“This is not three different schools on the field. This is one football program,” Kolousek said. “The kids live where they live. One thing that makes this all work is the kids’ and parents’ positivity.”

Co-op way of life

This year, there are 30 cooperative football teams and 16 cooperative volleyball teams.

Carney said there are more football co-ops than volleyball because the numbers required to play football are higher.

“I don’t think that it’s a secret to anybody that some of the smaller towns have to co-op because of numbers,” Carney said. “I think that is the purpose of the co-op. It is supposed to allow our member schools that don’t have enough students to participate the opportunity to play somewhere.

“In most cases, the schools don’t co-op to form a power. They co-op to give their students a chance to participate in events that they want to compete in.”

A new volleyball co-op this year is the Kimball/White Lake WiLdKats. The WiLdKat volleyball team comes together after both schools spent their previous existence as rivals.

Kimball and White Lake are co-opted in girls’ and boys’ basketball, football, track and field and wrestling. Both schools still maintain separate boys’ and girls’ cross country and golf squads.

“We were one of the last programs left,” Kimball/White Lake head volleyball coach Sarah Deffenbaugh said, adding co-ops are the future of small-school athletics. “We decided as a school district to consolidate pretty much everything. … I think numbers were an issue, but I also think it was a natural step.”

For 11 years, Deffenbaugh coached the Kimball volleyball team before taking over the co-op squad this season. In its final season, the Kimball Kiotes finished 4-19, while White Lake won the District 10B championship and finished 21-7.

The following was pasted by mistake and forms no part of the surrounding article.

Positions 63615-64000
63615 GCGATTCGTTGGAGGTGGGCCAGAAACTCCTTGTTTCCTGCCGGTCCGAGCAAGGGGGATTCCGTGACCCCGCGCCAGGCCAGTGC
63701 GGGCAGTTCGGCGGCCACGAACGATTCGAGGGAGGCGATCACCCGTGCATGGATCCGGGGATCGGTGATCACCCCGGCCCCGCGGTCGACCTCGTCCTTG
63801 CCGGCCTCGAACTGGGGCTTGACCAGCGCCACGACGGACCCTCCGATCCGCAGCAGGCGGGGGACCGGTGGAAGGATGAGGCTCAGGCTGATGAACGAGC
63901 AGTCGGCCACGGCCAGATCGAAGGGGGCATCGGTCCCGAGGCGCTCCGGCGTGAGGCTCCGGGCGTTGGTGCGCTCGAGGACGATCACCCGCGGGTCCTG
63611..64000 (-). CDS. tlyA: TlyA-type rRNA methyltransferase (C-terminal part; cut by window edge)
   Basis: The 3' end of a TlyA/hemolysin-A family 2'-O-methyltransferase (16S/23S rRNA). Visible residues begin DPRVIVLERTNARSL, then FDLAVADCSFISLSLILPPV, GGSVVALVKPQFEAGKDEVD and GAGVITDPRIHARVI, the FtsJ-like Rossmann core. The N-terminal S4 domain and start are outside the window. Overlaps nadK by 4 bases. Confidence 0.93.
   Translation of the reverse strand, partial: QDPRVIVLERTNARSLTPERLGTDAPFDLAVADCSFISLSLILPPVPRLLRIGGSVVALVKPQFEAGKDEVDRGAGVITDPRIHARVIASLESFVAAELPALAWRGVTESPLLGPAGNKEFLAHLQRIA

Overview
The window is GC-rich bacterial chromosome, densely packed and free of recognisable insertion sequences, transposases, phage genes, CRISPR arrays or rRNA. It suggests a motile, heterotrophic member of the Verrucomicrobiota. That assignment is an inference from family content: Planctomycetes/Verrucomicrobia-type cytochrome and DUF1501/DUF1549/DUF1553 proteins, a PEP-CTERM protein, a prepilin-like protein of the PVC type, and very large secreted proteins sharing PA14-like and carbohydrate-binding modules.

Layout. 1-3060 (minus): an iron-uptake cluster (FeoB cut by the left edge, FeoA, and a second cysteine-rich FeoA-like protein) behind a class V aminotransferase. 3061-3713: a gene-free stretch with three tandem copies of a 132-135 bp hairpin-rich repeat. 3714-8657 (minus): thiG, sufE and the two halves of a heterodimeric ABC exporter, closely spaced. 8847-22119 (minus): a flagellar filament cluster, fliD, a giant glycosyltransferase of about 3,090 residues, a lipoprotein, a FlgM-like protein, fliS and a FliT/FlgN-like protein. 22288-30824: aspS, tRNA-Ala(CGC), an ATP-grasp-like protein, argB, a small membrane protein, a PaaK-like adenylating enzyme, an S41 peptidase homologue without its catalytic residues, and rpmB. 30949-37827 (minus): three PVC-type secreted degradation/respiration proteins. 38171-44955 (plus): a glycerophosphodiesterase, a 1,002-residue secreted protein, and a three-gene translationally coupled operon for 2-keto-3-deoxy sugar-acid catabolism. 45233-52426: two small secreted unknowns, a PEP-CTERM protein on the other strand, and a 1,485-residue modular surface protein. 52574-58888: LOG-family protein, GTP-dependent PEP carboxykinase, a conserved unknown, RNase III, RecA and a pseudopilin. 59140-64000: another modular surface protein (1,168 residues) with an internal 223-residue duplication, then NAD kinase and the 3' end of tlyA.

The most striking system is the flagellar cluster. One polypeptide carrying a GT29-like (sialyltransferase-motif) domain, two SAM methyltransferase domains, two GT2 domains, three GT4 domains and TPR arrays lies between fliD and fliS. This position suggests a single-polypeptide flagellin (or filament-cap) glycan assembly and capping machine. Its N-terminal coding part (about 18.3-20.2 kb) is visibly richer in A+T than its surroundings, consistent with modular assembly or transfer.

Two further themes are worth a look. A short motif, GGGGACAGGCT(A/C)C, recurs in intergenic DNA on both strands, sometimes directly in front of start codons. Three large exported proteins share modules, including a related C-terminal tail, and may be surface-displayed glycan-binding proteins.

In its first season together, the WiLdKats volleyball team is 6-4. The team will be in action today in a tournament in Kimball.

“What makes this an easy transition is that we have been co-opted in basketball and track for the last few years, so the girls all know each other,” Deffenbaugh said. “It is a lot of fun for me to get to know all the girls and watch us become one unified team.”

First-year success

One team making waves in its first year on the gridiron is the Menno/Marion football team.

A year ago, Menno/Marion co-head coach Jason Pasco said the two schools played an amazing game against each other.

The schools, which met on Oct. 5. 2012, played a close game, which Menno won 40-38. In that game, Menno wide receiver Dylan Lehr had three catches for 90 yards and three touchdowns, while Marion quarterback Nick Gortmaker rushed for 67 yards.

Today, the schools are on the same field as teammates and not adversaries, helping the team to a 3-1 record.

“With the co-op, our programs went from having numbers in the teens to having thirty-something kids,” said Pasco, whose team is ranked fifth in Class 9AA in a tie with Deubrook Area and Parker. “Our practices are a lot better now. It is amazing what having good numbers can do for you. We have been able to manage our numbers really well. We even have junior varsity games, which we didn’t have before.”

Pasco is co-head coach along with former Marion head coach Todd Obele. Obele runs the defense, while Pasco controls the offense.

“Coach Obele is a great coach,” Pasco said. “It makes it a lot easier to coach when you have someone that is able to help you out. Our coaches have done a good job, but the fact of the matter is we just have some really good kids at both schools.”

The latest applications for potential co-ops in football can be approved at the January SDHSAA board of directors meeting. Carney said there were no new football co-ops proposed as of August. Volleyball, basketball and soccer teams have until the April meeting to receive approval for newly formed cooperatives.

Carney added any school that wishes to dissolve a co-op must do so 30 days before the necessary board meeting.